<h2>Josh Morony</h2>
            <p>November 5, 1955</p>
          </ion-item>

          <photo-tilt reverseTilt="true" tiltHeight="200" tiltImage="assets/images/panorama.jpg"></photo-tilt>

          <ion-card-content>
            Lorem Ipsum is simply dummy text of the printing and typesetting industry. Lorem Ipsum has been the industry's standard dummy text ever since the 1500s.
          </ion-card-content>

          <ion-row>
            <ion-col>
              <button ion-button icon-left clear small>
                <ion-icon name="thumbs-up"></ion-icon>
                <div>12 Likes</div>
              </button>
            </ion-col>
            <ion-col>
              <button ion-button icon-left clear small>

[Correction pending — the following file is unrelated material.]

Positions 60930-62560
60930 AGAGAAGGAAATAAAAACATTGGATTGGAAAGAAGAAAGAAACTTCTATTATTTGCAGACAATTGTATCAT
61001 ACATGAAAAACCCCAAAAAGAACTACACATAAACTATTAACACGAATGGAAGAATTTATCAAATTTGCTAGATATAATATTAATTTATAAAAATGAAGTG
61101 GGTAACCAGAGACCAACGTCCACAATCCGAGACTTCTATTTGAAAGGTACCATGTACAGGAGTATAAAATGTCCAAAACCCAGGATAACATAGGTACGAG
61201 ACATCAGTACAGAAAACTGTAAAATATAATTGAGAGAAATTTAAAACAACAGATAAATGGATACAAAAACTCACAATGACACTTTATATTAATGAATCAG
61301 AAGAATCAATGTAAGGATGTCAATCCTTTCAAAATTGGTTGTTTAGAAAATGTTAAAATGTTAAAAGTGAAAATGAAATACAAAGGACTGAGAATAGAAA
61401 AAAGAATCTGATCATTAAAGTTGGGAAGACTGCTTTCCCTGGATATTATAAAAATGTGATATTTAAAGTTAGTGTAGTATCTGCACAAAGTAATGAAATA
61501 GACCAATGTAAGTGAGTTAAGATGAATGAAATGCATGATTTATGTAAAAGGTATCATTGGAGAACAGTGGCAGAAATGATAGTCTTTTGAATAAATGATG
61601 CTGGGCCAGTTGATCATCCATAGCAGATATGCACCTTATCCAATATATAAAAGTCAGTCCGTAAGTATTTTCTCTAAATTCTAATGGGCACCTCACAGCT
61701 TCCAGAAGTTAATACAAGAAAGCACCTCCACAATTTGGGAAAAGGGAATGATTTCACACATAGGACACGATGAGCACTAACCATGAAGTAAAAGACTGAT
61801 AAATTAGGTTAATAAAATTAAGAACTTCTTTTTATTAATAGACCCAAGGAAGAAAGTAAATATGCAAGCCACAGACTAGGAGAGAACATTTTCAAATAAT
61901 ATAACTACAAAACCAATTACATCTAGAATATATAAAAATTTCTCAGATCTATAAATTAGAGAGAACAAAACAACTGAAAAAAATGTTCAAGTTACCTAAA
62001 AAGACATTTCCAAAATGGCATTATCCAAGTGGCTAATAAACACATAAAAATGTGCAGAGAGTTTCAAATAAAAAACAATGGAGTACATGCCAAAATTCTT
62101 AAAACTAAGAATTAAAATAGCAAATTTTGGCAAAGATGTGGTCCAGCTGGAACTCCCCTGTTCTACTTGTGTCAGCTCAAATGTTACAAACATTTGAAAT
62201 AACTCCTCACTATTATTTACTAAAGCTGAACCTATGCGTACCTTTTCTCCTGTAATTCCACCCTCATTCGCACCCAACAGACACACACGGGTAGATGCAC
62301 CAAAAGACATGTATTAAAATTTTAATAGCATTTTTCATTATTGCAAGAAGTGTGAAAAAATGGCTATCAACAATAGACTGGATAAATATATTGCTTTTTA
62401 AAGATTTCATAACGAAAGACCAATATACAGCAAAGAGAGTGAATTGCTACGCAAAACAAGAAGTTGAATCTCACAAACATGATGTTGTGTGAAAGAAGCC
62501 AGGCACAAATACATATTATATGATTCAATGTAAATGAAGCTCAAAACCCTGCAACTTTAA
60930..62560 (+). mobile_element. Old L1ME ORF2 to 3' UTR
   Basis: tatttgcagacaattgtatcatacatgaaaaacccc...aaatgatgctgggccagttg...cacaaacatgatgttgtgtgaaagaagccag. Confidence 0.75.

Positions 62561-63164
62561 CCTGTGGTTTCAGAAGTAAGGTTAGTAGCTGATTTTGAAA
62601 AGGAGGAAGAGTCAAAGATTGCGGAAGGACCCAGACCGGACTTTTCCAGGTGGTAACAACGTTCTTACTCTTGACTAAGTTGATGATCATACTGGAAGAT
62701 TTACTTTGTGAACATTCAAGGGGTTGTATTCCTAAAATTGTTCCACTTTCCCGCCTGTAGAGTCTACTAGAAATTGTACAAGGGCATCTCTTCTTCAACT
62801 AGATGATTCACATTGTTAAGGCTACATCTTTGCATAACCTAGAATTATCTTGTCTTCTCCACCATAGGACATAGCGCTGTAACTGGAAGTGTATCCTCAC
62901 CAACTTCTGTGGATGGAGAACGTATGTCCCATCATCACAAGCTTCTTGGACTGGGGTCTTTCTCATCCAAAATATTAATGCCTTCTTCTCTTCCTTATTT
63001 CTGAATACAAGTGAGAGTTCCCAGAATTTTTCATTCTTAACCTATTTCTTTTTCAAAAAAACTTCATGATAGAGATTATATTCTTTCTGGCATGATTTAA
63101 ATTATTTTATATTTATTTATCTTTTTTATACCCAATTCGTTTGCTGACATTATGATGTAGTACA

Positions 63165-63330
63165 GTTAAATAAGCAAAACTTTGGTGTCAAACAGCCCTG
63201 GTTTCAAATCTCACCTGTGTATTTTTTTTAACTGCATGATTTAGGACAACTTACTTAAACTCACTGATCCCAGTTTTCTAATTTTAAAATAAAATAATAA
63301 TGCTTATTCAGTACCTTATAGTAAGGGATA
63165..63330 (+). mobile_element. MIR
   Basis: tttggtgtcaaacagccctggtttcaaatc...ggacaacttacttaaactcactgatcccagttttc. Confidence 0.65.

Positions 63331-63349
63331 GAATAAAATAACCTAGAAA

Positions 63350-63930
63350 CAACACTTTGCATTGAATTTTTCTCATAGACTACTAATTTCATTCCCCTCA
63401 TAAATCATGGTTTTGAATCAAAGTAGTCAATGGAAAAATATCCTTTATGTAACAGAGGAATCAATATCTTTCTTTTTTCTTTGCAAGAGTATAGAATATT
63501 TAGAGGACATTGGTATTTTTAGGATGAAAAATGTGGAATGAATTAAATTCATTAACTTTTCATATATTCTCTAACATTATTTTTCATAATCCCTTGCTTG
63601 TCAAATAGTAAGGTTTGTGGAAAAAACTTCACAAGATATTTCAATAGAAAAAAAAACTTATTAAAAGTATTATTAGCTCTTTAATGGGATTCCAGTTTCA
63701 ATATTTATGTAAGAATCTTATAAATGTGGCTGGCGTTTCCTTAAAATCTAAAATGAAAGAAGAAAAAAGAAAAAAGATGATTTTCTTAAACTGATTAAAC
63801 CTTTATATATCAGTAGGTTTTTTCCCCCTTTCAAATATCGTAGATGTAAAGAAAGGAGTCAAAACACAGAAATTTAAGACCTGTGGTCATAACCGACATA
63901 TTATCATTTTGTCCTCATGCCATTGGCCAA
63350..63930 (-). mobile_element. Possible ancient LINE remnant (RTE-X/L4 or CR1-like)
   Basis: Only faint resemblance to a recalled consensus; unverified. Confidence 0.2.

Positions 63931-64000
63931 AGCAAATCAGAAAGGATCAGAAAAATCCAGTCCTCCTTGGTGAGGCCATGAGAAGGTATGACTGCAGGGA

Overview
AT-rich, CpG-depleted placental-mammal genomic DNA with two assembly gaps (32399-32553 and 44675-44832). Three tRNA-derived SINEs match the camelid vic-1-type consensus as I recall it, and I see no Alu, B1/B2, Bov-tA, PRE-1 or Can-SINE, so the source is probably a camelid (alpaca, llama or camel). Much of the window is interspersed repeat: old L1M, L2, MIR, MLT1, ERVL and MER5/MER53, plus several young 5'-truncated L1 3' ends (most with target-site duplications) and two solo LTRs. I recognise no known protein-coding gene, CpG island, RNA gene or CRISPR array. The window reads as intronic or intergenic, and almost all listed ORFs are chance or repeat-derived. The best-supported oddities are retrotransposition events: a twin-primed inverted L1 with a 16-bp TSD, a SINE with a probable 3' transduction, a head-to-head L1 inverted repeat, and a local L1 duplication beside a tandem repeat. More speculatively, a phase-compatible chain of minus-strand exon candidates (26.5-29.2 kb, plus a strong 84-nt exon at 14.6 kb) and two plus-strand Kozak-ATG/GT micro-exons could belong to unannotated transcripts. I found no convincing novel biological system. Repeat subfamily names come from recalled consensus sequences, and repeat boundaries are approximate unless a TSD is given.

<ion-icon name="text"></ion-icon>
                <div>4 Comments</div>
              </button>
            </ion-col>
            <ion-col center text-center>
              <ion-note>
                11h ago
              </ion-note>
            </ion-col>
          </ion-row>

        </ion-card>

    </div>

</ion-content>

As you can see, setting up the component in the feed is as easy as adding this line:

<photo-tilt reverseTilt="true" tiltHeight="200" tiltImage="assets/images/panorama.jpg"></photo-tilt>

This time we have set reverseTilt to true, and manually supplied a height of 200 so that the image doesn’t take up the entire viewport height (which it does by default). I am using a locally stored image as the tiltImage (a panorama I took from a recent concert my fiancee and I went to) so you will either need to supply your own, or you can copy it from the source code of this application.

To finish off the news feed layout, we will also need to set up a couple of things in the TypeScript file.

Modify src/pages/home/home.ts to reflect the following:

import { Component } from '@angular/core';
import { NavController } from 'ionic-angular';

@Component({
  selector: 'page-home',
  templateUrl: 'home.html'
})
export class HomePage {

    cards: any;